Caverne de la Naulette
|Location||near Dinant, Province of Namur|
Contrary to earlier human fossil discoveries, such as the Neanderthal 1 remains in Germany, which could not be traced back to its contextual origin the Naulette fossil's antiquity was quickly confirmed as it was recorded in a precise stratigraphic context and could be compared and associated with remains of large, extinct prehistoric mammals, mammoth, rhinoceros and reindeer unearthed from the same sediment layer. French anthropologist Paul Broca wrote, that the discovery constitutes "the first event providing Darwinists with anatomical evidence. It is the first link in the chain which, according to them, extends from man to the apes".
The mandible exhibits certain peculiarities, is of a very ape-like type in its extreme projection and that of the teeth sockets (the teeth themselves are lost), suggesting very strong canines and large molars that increase in size backwards. The Naulette Man is now considered to be a Neanderthal assigned to the Mousterian culture.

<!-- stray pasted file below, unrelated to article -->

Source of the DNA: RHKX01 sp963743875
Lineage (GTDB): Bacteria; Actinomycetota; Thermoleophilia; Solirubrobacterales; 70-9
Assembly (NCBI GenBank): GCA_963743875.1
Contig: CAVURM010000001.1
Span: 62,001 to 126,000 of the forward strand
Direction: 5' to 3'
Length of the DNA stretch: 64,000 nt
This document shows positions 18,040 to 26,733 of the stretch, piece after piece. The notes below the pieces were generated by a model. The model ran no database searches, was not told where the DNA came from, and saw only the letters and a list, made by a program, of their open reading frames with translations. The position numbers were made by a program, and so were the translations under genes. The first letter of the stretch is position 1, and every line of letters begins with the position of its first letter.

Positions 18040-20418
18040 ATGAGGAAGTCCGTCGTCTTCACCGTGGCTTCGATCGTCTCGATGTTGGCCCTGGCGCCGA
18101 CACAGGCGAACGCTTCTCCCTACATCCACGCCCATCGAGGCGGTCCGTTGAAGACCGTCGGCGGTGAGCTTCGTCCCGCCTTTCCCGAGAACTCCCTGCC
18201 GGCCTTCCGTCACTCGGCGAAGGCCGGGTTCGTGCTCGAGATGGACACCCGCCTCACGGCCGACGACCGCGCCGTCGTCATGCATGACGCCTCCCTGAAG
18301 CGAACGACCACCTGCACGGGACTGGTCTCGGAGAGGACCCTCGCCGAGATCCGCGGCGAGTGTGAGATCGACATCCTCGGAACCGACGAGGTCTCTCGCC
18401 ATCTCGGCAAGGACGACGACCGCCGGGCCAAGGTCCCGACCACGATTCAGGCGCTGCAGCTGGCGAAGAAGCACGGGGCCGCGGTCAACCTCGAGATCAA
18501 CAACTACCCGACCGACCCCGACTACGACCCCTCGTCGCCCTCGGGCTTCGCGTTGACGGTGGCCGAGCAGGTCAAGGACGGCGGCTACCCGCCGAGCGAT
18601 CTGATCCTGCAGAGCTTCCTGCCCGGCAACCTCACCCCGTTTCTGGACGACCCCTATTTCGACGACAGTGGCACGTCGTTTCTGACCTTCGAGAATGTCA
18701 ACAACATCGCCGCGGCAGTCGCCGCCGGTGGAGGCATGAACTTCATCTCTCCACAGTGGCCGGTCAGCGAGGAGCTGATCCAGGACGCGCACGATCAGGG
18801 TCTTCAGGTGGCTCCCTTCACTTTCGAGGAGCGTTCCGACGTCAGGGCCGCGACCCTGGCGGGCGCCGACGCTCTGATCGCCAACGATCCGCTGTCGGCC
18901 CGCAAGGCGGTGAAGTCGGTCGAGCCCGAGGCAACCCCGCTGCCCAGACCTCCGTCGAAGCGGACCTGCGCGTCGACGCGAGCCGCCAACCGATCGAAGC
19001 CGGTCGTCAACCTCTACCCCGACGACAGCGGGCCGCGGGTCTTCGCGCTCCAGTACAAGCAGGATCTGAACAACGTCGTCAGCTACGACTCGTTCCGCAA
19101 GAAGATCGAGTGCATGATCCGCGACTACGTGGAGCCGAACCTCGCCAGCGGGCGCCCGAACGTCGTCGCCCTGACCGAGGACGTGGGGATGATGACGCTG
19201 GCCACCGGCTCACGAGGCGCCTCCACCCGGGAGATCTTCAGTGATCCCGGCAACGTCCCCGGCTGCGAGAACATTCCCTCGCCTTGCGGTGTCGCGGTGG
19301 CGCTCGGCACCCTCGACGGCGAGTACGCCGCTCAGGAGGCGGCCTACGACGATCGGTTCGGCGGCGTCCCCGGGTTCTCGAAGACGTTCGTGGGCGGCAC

- "Caverne de la Naulette - coupe schématique du remplissage... Figure 1 of 4". researchgate. Retrieved January 23, 2017.
- Goodrum, Matthew R. (2014). "Crafting a New Science: Defining Paleoanthropology and Its Relationship to Prehistoric Archaeology, 1860–1890". Isis. 105 (4): 706–33. doi:10.1086/679420. JSTOR 10.1086/679420.
- "Neandertal Studies in Belgium: 2000–2005". PERIODICUM BIOLOGORUM. Retrieved January 23, 2017.
- Stephen R. Holtzman. "Early Research on Pleistocene Races in Europe: Putting Neandertal Man's Head Together" (PDF). Digitalassets.lib.berkeley.edu. Retrieved January 23, 2017.
- "Anthropology and Prehistory: Overview". naturalsciences.be. Retrieved January 23, 2017.
See Gabriel de Mortillet, Le Préhistorique (1900); E Dupont, Étude sur les fouilles scientifiques exécutées pendant l'hiver (1865-1866), p. 21.